September 23, 2013

Requirements That Miss The Mark

Should we aim for the center of the target? Or something else?

For your reading pleasure today, here is a short rant quiz.

Question: Which of these are a good foundation upon which to craft the Requirements for a new software product/release? copyrightjoestrazzere
  1. What will allow us to use the latest and greatest technology?
  2. What we can draw a pretty UI for?
  3. What will be the most fun?
  4. What we already happen to have data for?
  5. What we think the customer needs?
  6. What the customer thinks he needs?
  7. What we can build, as long as we don't ever need to actually complete it?
  8. What we can accomplish with the current staff?
  9. What we can get accomplish in a short period of time?
  10. What the customer/market is actually willing to pay for?
Answer: In almost all cases, the only correct answer is "10. What the customer/market is actually willing to pay for".

In a for-profit company, you need to figure out what can make money. Pretty much everything else is missing the point, don't you think?

Any other "off-target" themes you have seen in Requirements recently?

This article originally appeared in my blog: All Things Quality
My name is Joe Strazzere and I'm currently a Director of Quality Assurance.
I like to lead, to test, and occasionally to write about leading and testing.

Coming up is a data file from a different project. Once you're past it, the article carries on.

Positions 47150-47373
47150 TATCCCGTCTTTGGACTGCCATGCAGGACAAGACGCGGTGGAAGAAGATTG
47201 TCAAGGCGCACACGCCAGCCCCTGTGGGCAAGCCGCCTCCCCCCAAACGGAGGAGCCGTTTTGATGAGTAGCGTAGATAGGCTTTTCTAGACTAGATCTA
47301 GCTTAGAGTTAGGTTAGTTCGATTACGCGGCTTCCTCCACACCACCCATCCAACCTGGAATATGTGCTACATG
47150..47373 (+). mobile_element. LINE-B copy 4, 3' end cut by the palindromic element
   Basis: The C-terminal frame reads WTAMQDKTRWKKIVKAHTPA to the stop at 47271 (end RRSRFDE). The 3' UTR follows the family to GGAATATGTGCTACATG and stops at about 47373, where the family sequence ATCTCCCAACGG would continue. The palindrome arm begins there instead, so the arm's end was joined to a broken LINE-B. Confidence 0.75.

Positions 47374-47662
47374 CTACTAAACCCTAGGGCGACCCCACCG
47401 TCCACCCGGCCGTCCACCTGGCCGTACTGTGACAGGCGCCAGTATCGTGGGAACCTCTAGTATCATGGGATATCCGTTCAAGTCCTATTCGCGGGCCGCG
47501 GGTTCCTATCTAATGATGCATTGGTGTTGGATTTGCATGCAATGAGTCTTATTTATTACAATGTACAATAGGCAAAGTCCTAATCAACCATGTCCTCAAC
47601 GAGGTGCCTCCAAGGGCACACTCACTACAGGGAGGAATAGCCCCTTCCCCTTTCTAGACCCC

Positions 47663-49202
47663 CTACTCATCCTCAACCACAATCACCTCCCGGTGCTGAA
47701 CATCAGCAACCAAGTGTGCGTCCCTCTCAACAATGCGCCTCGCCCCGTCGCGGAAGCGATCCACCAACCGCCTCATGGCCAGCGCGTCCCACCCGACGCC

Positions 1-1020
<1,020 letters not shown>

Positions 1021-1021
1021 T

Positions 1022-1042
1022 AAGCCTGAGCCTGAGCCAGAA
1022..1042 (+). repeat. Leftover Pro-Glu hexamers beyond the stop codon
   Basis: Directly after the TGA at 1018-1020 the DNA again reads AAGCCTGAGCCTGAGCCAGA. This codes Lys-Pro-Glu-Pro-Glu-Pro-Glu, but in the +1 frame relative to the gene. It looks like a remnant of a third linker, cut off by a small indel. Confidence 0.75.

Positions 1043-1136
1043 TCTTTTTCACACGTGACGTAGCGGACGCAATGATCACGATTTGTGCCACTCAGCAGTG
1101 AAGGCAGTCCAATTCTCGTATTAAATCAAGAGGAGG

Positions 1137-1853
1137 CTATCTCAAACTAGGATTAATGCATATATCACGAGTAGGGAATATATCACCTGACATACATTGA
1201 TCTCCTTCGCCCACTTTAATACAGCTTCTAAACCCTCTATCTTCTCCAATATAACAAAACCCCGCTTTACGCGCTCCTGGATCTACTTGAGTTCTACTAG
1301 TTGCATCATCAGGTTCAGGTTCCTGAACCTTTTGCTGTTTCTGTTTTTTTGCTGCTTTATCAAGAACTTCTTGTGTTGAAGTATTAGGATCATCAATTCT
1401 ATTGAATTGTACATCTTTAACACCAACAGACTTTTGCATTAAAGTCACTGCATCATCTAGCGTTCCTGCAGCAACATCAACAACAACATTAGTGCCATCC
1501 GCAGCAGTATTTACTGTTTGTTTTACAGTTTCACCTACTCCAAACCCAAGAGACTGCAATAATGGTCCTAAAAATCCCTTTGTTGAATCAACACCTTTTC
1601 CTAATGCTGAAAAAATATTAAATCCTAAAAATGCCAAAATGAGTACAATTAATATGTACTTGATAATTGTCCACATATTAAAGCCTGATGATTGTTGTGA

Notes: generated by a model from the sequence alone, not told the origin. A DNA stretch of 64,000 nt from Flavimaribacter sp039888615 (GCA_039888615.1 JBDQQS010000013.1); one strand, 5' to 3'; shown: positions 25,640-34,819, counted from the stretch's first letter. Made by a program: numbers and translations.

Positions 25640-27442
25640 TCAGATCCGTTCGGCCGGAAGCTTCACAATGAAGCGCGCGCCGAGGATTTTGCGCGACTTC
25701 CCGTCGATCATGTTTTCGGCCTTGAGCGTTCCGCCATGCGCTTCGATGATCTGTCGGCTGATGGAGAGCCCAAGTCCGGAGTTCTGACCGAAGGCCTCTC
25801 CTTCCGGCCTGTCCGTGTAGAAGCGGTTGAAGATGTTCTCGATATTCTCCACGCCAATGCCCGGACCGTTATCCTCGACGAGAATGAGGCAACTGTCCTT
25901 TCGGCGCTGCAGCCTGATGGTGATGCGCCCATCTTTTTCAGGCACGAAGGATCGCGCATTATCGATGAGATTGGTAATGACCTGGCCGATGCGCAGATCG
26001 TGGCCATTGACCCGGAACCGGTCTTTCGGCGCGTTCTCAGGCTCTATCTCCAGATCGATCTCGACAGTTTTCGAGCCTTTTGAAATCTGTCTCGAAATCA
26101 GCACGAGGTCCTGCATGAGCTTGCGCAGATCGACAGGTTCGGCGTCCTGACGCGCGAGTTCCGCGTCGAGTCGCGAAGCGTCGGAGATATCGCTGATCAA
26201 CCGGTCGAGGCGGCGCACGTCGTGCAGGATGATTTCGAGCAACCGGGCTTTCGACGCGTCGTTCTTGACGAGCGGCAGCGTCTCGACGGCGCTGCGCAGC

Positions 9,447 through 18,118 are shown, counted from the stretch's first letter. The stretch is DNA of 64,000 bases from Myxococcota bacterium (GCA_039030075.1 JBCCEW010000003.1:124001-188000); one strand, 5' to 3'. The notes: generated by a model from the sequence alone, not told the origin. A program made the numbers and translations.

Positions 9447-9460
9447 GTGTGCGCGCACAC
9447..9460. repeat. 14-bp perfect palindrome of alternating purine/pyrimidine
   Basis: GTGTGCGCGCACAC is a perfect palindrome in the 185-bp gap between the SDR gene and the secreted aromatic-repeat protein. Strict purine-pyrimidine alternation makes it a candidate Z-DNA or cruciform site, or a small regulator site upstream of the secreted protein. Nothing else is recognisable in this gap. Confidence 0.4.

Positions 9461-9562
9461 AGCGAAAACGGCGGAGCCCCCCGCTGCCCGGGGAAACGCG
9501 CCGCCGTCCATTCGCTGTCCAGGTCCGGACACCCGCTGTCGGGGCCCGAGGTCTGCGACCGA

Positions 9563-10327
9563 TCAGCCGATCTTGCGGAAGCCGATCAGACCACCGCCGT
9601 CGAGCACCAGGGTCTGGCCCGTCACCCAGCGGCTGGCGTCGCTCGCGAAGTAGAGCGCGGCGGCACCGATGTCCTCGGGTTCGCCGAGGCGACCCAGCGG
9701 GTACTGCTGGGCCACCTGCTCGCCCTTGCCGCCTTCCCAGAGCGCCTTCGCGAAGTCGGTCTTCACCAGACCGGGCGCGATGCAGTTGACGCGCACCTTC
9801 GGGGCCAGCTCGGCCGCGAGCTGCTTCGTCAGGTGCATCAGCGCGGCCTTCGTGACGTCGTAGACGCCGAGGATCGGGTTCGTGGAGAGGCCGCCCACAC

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  1. One quibble and one confirmation.
    The quibble: I am totally on board with your point that the purpose of a for-profit software company is to sell software. The strategy not clearly addressed by that list is building something you think the customer will want once they see it, but they don't know it yet (e.g., Apple's strategy)
    In confirmation, I have been in meetings in my younger years (before I had the chutzpah to interject) where "strategic" management were rating projects by criteria like performance, high-tech-ness, leading-edge-ness, etc., rather than what do customers in this market want/need. Of course, they were all engineers hung up on what they could do or wanted to do as opposed to should do.

  2. Thanks for the comments, Sean! I completely agree.

    Apple builds products that they believe customer will want *and will pay for* once they see them.